Yaks at the Roof of the World

An excerpt from my upcoming travel memoir “Travel Mania:”

“As our plane passed over, I got my first glimpse of the Himalayas. At first they didn’t look much different from the Rockies—snow-covered peaks with deep valleys and the occasional river gorge. Then the mountains sharpened. The peaks became jagged, knife blades slicing the sky, a series of lethal weapons, tightly packed. The Himalayas looked fresh, un-weathered, untouched. They are also very high; Lhasa, cradled in a valley between peaks, is at twelve thousand feet.

Ninety-five percent of Tibetans are Buddhists and we saw our first evidence of the extent of the religion while on the ride from the airport to Lhasa. Hundreds of banners of multicolored prayer flags were draped across the river, on mountains, on homes.

The driver pulled over so we could take pictures of a yak wandering on the side of the road. For the Tibetans, it would be like tourists to Wisconsin stopping to photograph every cow. Massive animals, far larger than cows, with long horns and very shaggy fur, they are a mainstay of Tibetan life. When alive, they provide milk, butter, and cheese and are used as transportation. Slaughtered, they provide meat, fur, and leather. The bones are used for jewelry and tools. Most wild yaks are extinct, but large herds of domesticated yaks survive. If I got the numbers right, the human population of Tibet is two million; the yak population is five million.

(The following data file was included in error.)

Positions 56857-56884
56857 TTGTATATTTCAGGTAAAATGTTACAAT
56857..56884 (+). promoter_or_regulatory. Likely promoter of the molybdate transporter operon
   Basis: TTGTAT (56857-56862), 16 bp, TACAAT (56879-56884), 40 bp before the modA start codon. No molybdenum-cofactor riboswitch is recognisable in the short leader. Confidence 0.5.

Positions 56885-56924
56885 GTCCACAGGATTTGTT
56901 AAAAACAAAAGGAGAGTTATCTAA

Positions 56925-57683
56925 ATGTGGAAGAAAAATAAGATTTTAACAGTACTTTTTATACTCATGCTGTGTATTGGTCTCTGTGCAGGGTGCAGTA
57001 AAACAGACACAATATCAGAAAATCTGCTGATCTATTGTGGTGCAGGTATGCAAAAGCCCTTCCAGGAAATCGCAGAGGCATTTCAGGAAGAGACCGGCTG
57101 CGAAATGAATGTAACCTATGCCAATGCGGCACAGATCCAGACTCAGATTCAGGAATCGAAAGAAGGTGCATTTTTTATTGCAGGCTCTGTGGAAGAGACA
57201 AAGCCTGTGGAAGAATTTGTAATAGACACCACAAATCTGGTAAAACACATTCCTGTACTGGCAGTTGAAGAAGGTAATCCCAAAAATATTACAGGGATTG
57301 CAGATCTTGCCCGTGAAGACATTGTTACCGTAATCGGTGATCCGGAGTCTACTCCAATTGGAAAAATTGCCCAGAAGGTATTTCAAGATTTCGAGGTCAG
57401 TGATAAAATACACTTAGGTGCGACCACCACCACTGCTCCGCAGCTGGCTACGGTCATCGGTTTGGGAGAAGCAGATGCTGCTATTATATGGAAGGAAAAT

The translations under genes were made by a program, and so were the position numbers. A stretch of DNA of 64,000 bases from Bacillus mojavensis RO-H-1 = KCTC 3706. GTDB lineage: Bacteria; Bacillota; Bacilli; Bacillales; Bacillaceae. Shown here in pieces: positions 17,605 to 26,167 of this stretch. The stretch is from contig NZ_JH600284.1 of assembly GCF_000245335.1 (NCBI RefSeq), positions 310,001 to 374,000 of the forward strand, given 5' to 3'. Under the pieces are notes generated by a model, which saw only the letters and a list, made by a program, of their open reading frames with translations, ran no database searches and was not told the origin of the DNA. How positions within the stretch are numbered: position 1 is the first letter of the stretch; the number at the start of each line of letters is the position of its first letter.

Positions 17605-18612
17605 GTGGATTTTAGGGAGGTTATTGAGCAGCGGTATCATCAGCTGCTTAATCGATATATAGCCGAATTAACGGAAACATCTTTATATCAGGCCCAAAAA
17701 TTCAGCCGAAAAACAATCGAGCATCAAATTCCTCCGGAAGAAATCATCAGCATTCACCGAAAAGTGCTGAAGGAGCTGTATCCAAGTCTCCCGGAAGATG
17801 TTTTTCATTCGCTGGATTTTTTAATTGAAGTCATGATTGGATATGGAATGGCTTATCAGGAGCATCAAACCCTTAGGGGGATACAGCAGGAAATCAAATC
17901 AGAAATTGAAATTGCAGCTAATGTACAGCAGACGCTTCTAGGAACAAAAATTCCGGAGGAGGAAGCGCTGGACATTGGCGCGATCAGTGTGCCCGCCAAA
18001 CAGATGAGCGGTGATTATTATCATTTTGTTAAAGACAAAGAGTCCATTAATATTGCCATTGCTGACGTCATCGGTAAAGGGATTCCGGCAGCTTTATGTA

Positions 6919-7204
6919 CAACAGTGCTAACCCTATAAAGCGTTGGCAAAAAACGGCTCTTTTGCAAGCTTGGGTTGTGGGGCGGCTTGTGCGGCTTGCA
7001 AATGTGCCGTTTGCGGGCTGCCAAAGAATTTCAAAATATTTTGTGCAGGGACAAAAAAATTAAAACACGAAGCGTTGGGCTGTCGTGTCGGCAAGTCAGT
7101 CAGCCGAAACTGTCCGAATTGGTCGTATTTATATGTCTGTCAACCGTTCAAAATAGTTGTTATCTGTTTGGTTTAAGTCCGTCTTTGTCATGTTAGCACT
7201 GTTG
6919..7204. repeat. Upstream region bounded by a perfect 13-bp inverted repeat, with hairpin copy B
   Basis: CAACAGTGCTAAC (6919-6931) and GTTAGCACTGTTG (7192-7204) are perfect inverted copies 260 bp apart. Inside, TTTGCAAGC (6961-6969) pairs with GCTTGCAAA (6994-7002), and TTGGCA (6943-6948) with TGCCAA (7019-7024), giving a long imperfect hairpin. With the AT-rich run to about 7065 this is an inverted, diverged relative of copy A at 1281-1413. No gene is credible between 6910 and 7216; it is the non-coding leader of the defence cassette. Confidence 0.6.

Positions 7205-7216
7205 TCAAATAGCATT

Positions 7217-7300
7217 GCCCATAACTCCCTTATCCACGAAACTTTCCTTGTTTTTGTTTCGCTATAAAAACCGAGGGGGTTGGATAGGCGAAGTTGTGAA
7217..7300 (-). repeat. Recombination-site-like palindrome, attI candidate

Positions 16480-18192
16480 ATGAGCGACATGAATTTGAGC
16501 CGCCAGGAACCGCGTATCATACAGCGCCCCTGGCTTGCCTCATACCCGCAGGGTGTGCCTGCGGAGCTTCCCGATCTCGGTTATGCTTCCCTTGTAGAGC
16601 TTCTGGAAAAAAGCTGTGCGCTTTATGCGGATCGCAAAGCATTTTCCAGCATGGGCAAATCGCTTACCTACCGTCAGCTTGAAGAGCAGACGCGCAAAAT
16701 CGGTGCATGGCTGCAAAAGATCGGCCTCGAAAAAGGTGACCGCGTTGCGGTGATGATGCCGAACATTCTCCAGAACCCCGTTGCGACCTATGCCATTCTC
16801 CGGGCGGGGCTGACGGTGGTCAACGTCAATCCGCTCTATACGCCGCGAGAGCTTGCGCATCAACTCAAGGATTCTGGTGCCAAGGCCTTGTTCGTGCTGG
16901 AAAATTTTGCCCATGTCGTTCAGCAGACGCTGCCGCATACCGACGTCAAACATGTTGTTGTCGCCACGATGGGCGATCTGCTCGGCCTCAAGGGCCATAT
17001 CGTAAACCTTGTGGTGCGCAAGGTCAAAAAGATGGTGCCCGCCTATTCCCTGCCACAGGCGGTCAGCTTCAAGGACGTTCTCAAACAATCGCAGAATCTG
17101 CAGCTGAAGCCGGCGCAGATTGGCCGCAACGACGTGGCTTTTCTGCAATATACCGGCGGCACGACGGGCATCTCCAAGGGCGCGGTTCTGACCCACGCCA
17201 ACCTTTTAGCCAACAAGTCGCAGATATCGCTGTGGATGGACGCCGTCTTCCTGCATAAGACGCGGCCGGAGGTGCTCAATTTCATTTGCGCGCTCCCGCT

At the hotel, we were greeted with a cup of Yak Butter Tea, the most common beverage in Tibet. The greasy, mild drink, served at room temperature and offered at all ceremonial occasions, is not my favorite. This was followed by a lunch of yak cheeseburgers—yak meat, yak cheese. It was our first of many local specialties we tasted: yak lung, yak blood, yak blood sausage, yak and onion stew, yak meat stuffed spicy peppers. Yak definitely doesn’t taste like chicken; it has a gamy but tasty flavor.

Wandering through Barkhor Bazaar, we explored stall after stall, shop after shop filled with tantalizing goods. While some offered typical tourist fare, T-shirts and baseball caps emblazoned with yaks, most of the goods for sale were uniquely Tibetan. Religious items predominated—prayer flags, prayer wheels, religious paintings called thangkas, strings of prayer beads, cups and wicks for burning oil, and other items I couldn’t even begin to identify. Elaborate silver and semiprecious stone jewelry was in abundance, so much so we were nearly overwhelmed.

There were also stalls displaying locally useful items: pots, pans, and hundreds of blenders. Around the edges of the bazaar were enormous advertisements for blenders, and I wondered why they were so important.

Turns out that you need a blender to make Yak Butter Tea…”

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